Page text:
I've had a similar situation of trying like hell to get a job with few responses.
Here's what helps me
Build a portfolio website to highlight projects and skills in more depth than a resume can. Most of my stuff is either for an employer or an attempt on my part to make a for-profit project, so I haven't included as much as I probably should. This site should include links to GitHub or other code repositories you have, sites where you have earned badges/certificates/awards/etc. for your knowledge, maybe a link to your SE/SO profile if you have a good rep on related stacks, descriptions and links to finished projects you've worked on, and anything else relevant you can think of to include. Include a link to this site in your resume, on your social media profiles, and anywhere else someone might be looking for employees.
Post a profile on LinkedIn. This should be a professional profile, not a social media profile. Post only things you want an employer to see, such as job and school history. Don't post personal pics, vacation highlights, lunch pics, or anything like that, unless your job is vacation/food critic. You don't have to be "active" on the site, just have a presence for employers to see. This link should be on your profile site and maybe on your resume. Many employers will specifically ask for a link to your LinkedIn profile. Feel free to accept friend requests from people you know, network with new people in your area of interest, and even post relevant information for other people to read, but also feel free to not accept requests from every recruiter that asks you to. Most of them aren't worth cluttering up your network.
Work on your own projects to keep your skills sharp and to prove your skills to yourself, even if you can't convince others of your worth. You can post these projects to support your online profile and will help you prove your worth. These projects work to improve your mental health, as you hit goals and make progress in the project.
Use online job searches that cater to your intended profession. I use Dice.com (as an example). I've found that other sites don't give as good search results, especially when they include jobs from other than tech industry jobs on their site. Dice isn't perfect, but you aren't going to have to wade through retail, warehousing, restaurant, and other jobs that aren't tech related. Since finding Dice, I haven't really looked for other sites. LinkedIn has their own job search, but I don't know how good it is.
Use only 1 job search site. This sounds limiting, but this helps to prevent yourself from applying to the same jobs multiple times, which can automatically disqualify you from being considered. Using one site helps keep your search simple when a recruiter directly contacts you and you think it's a duplicate of something you've already applied to.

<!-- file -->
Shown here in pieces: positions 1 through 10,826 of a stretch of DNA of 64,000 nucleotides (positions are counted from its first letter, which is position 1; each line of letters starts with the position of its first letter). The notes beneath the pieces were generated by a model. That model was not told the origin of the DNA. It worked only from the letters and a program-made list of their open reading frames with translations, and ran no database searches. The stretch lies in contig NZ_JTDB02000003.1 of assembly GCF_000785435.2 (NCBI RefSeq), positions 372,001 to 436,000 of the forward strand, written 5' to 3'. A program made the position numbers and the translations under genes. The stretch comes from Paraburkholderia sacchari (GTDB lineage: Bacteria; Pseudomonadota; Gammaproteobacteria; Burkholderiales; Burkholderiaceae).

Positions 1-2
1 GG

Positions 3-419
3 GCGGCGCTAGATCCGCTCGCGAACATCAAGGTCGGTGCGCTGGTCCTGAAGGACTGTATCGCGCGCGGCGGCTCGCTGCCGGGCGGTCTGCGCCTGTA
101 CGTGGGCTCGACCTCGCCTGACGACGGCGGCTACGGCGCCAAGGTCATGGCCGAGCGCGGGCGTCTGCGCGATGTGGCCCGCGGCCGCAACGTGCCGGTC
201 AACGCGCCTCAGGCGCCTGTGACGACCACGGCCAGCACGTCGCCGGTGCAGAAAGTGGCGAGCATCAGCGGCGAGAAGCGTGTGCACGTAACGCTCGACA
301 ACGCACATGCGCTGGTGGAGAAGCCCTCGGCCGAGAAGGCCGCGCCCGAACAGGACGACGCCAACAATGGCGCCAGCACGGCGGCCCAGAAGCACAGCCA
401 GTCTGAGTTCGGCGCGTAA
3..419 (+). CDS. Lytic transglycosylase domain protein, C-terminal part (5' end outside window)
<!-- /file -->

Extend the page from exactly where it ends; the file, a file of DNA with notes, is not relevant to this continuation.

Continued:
Treat job searching as your a regular job, but don't let yourself get burnt out. This doesn't mean you do searches for 8 hours a day, but it does mean that you generally spend 8 hours trying to improve your job situation. This includes working on those personal projects that can be posted on your profile. If you can only job search 2-3 hours a day before your brain feels like it's going to explode or you get depressed, then work on those other projects for the rest of your daily allotted time. However, try to set and reach regular/normal goals before you move onto your projects. That goal could be reading through 8-10+ pages of jobs, applying to 10/20/40/more jobs, or whatever, just make sure it's realistic and that you can maintain a decent mental attitude while doing it repetitively.
Take breaks. You are only human and humans need a change of pace. We can't do the same thing forever without needing rest. Make sure you are still taking weekends, lunches, morning and afternoon (or whatever) breaks, and not killing yourself to find a job. And if you "simply can't" anymore or that whole day, then don't force yourself. Not having the energy or dreading to do something is usually your brain telling you that you are overdoing it. Believe your brain. If it keep saying the same thing for more than a couple of days, you either need to get help by talking to someone about it or you need to override your brain to see if you still "can't".